I think what surprised me most about the Please Rob Me flap was how little flapping there was, and that most of what there was came from the sort of people I usually expect to see beyond the obvious tabloid angles to the truth of a technology story. Perhaps technopanics just aren’t getting the click-through they used to… or maybe everyone’s too busy covering the adventures of neoprene-clad sportsmen in cold places to care.
Stowe Boyd managed to make the point about Please Rob Me in a much more coherent and conciliatory fashion than I did:
I am suggesting that a single level of ‘friending’ is probably too general to satisfy assumed needs for safety, although there is little evidence that social tools increase the likelihood of burglaries or rape. We don’t have an epidemic of ‘social crime’ to resolve here.
The slippage of geolocational information from a closed, stable network into an open, dynamic one opens up a wider assemblage of contacts, but without the assumed friendship that comes from symmetric following. […]
So, I think the slippage of geolocational information from a closed, stable system like Foursquare into an open, dynamic system like Twitter is less problematic than generally considered. I don’t think it, per se, is scary.
While it is possible that a cadre of burglars or a sex slave ring might try to eavesdrop on our geolocational information in these services, history would suggest that our so-called friends and acquaintances are actually the source of most of these dangers.
People are scary, not social tools.
Quite – and that’s not to underemphasise the potential scariness of people, either. The perspective we need to regain here is that technologies aren’t intrinsically creepy, invasive and risky, but that some people are. If anything, gaining a true understanding of the implications of a technology is probably a better way to minimise its risks than a witch-hunt. Kids can cut themselves with sharp knives – so do we ban all knives, or do we just teach kids not to play with them?
I’m not saying that encroachment into privacy isn’t a problem – just ask the kids of Harriton High School. But we need to move away from this culture of blaming technology for the misuses it is (or could be) put to by people; it’s the same fallacy that the hair-shirt greens are so fond of, and it’s counterproductive on every level. Sure, we’re all able to watch each other more thoroughly than ever before, and yes, the social panopticon comes with similar social risks to a more monolithic (e.g. governmental) surveillance apparatus [via @AmandaChapel]- but it’s not going to go away. Wringing your hands is a waste of time; if you really want to prevent tech misuses, educate your audience instead of trying to terrify them into momentary Luddism.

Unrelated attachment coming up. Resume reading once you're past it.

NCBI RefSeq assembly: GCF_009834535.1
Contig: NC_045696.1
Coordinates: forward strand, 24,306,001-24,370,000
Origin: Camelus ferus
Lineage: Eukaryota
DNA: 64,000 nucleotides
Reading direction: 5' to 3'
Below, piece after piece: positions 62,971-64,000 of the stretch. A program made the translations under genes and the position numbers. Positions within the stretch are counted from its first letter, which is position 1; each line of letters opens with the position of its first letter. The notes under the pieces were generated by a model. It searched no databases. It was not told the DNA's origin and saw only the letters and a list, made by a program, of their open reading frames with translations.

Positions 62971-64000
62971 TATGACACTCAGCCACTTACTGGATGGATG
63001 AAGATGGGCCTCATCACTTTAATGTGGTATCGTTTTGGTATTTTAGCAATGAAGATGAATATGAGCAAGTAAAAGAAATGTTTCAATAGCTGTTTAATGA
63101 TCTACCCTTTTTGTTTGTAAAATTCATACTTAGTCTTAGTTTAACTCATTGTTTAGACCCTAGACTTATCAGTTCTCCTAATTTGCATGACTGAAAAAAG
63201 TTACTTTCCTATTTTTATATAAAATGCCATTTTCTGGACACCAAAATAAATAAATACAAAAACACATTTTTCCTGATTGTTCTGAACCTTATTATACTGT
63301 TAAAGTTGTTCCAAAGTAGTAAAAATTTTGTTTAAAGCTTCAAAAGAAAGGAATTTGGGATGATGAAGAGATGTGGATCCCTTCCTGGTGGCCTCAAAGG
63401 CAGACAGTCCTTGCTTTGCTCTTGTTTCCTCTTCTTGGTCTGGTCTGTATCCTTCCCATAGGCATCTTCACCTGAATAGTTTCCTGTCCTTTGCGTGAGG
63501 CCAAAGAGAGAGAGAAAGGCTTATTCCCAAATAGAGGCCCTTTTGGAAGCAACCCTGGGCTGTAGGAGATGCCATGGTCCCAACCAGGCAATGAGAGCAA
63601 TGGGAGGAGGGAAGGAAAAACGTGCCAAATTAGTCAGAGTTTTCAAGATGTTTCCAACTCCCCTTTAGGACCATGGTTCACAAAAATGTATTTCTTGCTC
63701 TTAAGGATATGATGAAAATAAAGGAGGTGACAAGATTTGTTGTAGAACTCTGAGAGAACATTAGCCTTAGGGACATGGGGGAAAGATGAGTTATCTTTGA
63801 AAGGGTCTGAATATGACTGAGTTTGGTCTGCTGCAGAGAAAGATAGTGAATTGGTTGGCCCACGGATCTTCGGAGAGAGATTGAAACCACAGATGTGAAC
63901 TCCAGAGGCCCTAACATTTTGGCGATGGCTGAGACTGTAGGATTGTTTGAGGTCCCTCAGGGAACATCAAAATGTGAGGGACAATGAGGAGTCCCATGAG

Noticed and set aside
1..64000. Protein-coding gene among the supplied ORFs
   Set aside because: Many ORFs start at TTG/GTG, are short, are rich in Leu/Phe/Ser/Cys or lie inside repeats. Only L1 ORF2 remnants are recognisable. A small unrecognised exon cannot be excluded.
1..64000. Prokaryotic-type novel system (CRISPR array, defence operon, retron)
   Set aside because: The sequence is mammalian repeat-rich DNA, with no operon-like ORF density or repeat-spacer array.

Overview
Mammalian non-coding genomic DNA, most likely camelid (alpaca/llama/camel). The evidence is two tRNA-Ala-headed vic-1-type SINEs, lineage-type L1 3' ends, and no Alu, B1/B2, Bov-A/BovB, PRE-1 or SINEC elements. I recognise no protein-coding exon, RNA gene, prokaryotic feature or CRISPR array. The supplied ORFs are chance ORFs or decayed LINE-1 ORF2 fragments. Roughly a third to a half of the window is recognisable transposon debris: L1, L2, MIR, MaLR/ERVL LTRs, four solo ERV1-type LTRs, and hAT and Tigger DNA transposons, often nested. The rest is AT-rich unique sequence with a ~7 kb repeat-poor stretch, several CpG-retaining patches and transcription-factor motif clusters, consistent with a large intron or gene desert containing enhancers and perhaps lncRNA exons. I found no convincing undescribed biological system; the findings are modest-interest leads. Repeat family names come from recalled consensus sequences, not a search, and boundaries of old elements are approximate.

Talking of technophobia, I name ChatRoulette as front-running candidate for the next tabloid technoterror. The more moderate mainstream media has a hold of the story already, painting it in very “wow, the crazy things these internet people build!” colours with some positivist highlights:
… Chatroulette is a social Web site that allows you to navigate somewhat incognito. “There’s no log in, there’s no registration, and that’s fundamentally different from Facebook and Twitter, where your real persona is tied back to you,” said Sarita Yardi, a doctoral candidate at the Georgia Institute of Technology who studies the role of technology in teenagers’ lives.
The Web has long allowed anonymous conversations among strangers. Text-based chat rooms are rife with deceit — people pretending they are someone else. Video makes this harder — even if you’re wearing a mask. Then, too, the anonymity can be fleeting. Screenshots of people using Chatroulette have popped up everywhere. Is one of them you?
In truth, ChatRoulette looks to be a pretty benign (and ultimately banal) thing – not to mention strangely reminiscent of a Jeff Noon story I vaguely remember, in which every one in the world had a mirror that showed the face of another person somewhere else in the world. The usual social media/privacy commentators are being quietly sensible, too, albeit keeping their guard up against the inevitable accusations of showing support for technodepravity:
I like the fact that there are still a small percentage of folks out there looking for some amusement because they’re bored and they want to connect with randomness, folks who recognize the joy of meeting strangers in a safer space than most physical spaces where that’s possible. I realize that this creates the potential for seeing some pretty gross and/or problematic things and I certainly don’t want to dismiss that, but I’m pretty certain that teens are responding the same way that I’m responding – by clicking Next. Is that ideal? Probably not. And I’d certainly love a filter – not just for teens but for my own eyes.
I’m not sure that immature folks of any age (or the easily grossed out) should be on this site. But I do hope that we can create a space where teens and young adults and the rest of us can actually interact with randomness again. There’s a cost to our social isolation and I fear that we’re going to be paying it for generations to come.
Indeed; the more we seek to protect ourselves and our children (especially the children, poor innocent things that they are!) from everything and anything, the less able to deal with adversity we become – and adversity is inevitable, unless you live in a box lined with cotton wool and a Faraday cage. Common sense aside, however, the potent and flammable combination of children, strangers and video pretty much ensures that ChatRoulette will be moral-panic-boogie-man of the week for the usual suspects within the next month or so… provided the fad lasts that long, of course.